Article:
In 1954 an existing Soviet foundry in Baku was reorganized as a social laboratory in which to test the Soviet Union's readiness for communism, as contrasted with socialism. My purpose here is to describe the operations of this foundry and to consider their implications for professed broader efforts in the same direction. But the meaning and current significance of the Baku experiment may best be appreciated against a brief background of Marxist theory relating to the issue of transition from socialism to communism.
One of the postulates of orthodox international-trade theory is the free flow of long-term capital across national boundaries. With such a flow, interest rates between the capital-abundant and capital-scarce areas are assumed to be brought closer together as lenders and entrepreneurs seek the most profitable opportunities (adjusted for risk differences, of course). In general, discussion regarding the effects of foreign investment has centered on the balance of payments and the income or purchasing-power transfers of lender and borrower.
Far more fundamental, however, than Marx's and Engel's particular usage of the term 'middle class' was their classification of both peasants and urban small-propertied producers and traders as intermediate to the bourgeoisie and the proletariat...I am here concerned less with the number of intermediate classes or middle strata in society than with the concept of 'intermediate class' itself as a fundamental tool of class analysis.
Among the many complex factors that accompany the cultural and social change of long isolated peoples in our time, perhaps none is so important as that thoroughgoing alteration of tastes and values which prompts a material transformation of the society. How to reach a psychological and cultural plateau of sustained motivation, from which the economic development of the society can 'take off' and proceed in accelerating fashion by means of its own new dynamics, is no less a question in the desired modernization of production than the availability of technological facilities and natural resources.
The principle of opportunity cost is generally held to be a valid guide for explaining factor pricing, and it has often been invoked for the purpose of valuing labor in overpopulated countries with a considerable volume of disguised unemployment. There is considerable ambiguity, however, in the interpretation of the principle, and since its interpretation affects such decisions as allocation of investible resources, choice of techniques, and the general time pattern of growth in countries undergoing economic development, this article will examine the principle itself and on this basis consider its implications for certain problems in development programming.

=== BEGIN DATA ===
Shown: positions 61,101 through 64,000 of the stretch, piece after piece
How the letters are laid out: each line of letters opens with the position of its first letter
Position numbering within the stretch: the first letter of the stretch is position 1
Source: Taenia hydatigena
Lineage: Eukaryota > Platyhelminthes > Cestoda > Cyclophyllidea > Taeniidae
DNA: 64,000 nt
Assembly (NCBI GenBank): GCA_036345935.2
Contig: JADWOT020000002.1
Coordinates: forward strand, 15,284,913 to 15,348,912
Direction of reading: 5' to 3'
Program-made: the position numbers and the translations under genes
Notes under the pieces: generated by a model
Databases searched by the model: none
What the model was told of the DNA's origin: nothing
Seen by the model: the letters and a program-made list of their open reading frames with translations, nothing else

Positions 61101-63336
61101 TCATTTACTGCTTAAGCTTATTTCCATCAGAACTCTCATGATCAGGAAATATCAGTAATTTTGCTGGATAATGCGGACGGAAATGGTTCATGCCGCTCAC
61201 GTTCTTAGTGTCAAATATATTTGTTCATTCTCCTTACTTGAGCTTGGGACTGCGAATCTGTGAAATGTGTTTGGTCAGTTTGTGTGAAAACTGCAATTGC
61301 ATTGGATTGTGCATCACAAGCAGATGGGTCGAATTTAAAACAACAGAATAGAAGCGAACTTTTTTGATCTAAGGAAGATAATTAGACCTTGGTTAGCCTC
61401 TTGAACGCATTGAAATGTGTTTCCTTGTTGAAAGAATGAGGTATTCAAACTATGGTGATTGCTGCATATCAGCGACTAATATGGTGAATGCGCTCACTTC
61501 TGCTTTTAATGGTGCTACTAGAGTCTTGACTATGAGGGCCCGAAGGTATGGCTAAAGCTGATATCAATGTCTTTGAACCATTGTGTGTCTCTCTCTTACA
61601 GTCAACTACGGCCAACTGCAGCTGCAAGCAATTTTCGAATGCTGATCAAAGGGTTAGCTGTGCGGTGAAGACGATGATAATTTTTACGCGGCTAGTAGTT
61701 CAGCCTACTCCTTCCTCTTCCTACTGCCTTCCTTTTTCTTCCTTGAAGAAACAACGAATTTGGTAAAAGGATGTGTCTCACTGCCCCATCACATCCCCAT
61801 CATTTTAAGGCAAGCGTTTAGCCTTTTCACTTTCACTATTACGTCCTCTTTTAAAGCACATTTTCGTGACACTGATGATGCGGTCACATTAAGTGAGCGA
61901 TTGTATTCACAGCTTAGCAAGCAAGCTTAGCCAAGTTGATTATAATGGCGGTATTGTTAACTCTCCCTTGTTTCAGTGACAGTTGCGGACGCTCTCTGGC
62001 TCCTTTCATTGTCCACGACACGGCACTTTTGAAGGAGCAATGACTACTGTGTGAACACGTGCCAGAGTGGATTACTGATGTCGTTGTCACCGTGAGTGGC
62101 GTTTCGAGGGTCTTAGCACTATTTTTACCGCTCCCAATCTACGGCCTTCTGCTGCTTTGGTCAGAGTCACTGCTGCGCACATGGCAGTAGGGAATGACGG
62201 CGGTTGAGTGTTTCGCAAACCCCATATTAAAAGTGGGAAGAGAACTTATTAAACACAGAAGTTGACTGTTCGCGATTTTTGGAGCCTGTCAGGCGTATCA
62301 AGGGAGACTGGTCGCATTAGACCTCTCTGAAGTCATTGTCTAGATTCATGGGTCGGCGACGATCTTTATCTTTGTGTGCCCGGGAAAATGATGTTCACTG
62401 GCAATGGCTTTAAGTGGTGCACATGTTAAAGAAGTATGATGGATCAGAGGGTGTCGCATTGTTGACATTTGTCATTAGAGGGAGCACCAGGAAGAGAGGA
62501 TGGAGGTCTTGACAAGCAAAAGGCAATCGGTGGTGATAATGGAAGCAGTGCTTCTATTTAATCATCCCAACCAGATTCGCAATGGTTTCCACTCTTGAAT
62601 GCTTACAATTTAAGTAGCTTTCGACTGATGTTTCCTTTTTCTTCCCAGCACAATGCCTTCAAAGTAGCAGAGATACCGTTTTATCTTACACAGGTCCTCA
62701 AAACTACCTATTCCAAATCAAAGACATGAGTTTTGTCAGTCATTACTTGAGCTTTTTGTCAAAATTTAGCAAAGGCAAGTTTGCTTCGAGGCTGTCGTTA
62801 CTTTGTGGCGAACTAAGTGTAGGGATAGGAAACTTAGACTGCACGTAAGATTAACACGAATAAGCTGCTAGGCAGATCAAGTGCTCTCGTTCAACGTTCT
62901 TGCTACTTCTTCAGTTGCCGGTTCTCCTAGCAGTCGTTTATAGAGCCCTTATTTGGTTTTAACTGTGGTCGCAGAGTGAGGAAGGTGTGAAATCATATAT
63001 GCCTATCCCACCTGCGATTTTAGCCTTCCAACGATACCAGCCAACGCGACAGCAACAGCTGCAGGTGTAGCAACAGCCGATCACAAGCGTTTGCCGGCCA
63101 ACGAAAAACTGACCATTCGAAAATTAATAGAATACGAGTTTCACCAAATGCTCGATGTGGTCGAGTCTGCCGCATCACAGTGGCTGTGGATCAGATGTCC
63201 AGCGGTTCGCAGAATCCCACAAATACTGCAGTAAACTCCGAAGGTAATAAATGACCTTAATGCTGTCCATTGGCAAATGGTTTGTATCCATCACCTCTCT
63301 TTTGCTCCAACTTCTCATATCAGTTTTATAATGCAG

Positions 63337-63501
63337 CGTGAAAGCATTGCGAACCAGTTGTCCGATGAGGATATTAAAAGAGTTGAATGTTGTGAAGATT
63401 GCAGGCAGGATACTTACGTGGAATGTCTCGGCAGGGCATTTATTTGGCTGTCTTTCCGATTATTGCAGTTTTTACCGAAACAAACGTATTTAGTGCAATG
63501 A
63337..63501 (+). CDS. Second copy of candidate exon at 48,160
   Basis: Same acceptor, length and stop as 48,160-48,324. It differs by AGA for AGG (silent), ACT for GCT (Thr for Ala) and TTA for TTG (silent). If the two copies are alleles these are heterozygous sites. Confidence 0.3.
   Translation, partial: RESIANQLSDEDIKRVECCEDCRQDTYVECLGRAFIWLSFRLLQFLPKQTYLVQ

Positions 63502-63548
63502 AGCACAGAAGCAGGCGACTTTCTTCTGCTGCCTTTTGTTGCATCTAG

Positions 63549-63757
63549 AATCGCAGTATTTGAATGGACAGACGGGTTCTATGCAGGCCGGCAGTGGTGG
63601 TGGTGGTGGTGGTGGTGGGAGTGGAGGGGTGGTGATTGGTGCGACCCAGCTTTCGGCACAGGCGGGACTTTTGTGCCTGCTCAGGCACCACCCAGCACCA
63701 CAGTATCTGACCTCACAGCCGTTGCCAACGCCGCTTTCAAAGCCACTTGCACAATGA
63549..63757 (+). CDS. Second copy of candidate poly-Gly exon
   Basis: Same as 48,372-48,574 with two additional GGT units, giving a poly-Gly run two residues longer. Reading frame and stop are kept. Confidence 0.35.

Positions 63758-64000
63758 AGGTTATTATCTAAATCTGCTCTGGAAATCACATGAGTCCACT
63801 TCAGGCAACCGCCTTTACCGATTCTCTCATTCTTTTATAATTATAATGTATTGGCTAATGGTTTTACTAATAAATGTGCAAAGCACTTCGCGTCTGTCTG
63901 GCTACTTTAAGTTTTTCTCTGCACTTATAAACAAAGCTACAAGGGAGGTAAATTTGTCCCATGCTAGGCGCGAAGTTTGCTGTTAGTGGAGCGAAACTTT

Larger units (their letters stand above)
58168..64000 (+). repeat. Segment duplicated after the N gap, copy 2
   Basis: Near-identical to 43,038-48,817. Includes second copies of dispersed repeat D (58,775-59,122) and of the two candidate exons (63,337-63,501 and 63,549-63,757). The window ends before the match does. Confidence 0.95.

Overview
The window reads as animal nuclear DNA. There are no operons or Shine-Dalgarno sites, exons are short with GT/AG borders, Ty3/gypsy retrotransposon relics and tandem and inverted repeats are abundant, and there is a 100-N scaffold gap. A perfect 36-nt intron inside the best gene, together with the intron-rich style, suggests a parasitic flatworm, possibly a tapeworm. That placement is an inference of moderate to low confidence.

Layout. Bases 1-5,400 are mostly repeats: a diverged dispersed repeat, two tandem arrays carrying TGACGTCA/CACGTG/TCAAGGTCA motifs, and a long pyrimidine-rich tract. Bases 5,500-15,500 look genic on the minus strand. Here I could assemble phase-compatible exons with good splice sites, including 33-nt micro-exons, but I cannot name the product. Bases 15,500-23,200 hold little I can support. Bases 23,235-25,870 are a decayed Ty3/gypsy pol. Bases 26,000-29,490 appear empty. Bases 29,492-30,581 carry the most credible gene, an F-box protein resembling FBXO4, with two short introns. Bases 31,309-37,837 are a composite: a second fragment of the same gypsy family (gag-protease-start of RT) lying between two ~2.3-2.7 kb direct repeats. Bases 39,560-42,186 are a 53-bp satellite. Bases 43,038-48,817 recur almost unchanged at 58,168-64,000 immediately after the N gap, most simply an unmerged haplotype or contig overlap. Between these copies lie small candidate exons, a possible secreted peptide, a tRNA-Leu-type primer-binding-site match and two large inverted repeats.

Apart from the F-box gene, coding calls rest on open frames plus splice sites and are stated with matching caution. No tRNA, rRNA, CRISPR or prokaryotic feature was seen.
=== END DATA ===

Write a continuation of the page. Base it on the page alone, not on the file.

In order to grasp the significance of intersubjectivity as an 'intramundane' problem, it is necessary first to characterize, if only briefly, Schutz's investigations of 'what makes the social world 'tick,'' as he often put it. To make the exposition manageable, it must be restricted to only one stratum of the social world: 'paramount reality,' as distinguished from the world of dreams, of scientific theory, of games, and the like. The world in which I find myself at any moment in my 'wide-awake' living is at the outset peopled with others, not only individuals with whom I am acquainted and others whom I know less well or not at all, or groups of other equally well or less well known to me, but also a multiplicity of 'products' of the activities of others ('cultural' objects, institutions, values, and the like), all of which intrinsically refer to others.
The question of who is entitled to represent China in the United Nations has been for many years, and is still, one of the most disturbing factors in the functioning of that organization. In this highly complicated matter five questions must be distinguished. First, should the present Peiping government be recognized as the government of the whole of China, including Taiwan? Second, should it be recognized at least as the government of the Chinese mainland.
Review of book by Richard Eells. New York: Columbia University Press. 1960. 427 pp.
Europe's Coal and Steel Community: An Experiment in Economic UN. New York: Frederick A. Praeger. 1959. 750 pp.
Review of book by Herbert E. Weiner with an introduction by Michael Ross. Washington, DC: Public Affairs Press. 1960. 111 pp.
Review of book by Robert Loring Allen. Introduction by Erwin D. Canham. Washington, DC: Public Affairs Press. 1960. 293 pp.
Review of book by Andrew Shonfield. New York: Random House. 1960. 269 pp.
Review of book by Peter Ritner. New York: Macmillan. 1960. xii & 312 pp.
Review of book by Emil Lengyel. New York: John Day. 1960. 376 pp.
Review of book by Roy C. Macridis and Bernard E. Brown. Homewood, Ill.: Dorsey Press. 1960. 4000 pp.
Review of book by Elliot R. Goodman with foreword by Philip Ee. Mosely. New York: Columbia University Press. 1960. 512 pp.
Review of book by H. B. Mayo. New York: Oxford University Press. 1960. 316 pp.
Review of book by Austin Robinson. New York: St. Martin's Press. 1960. 446 pp.
Review of book by Wallace S. Sayre and Herbert Kaufman. New York: Russel Sage Foundation. 1960. 815 pp.
Review of book edited by John Rohrer and Edmonson Munro with Harold Lief, Daniel Thompson, William Thompson, co-authors. New York: Harper. 1960. 346 pp.
Review of book edited by Kurt H. Wolff. Columbus: Ohio State University Press. 1960. xiv & 463 pp.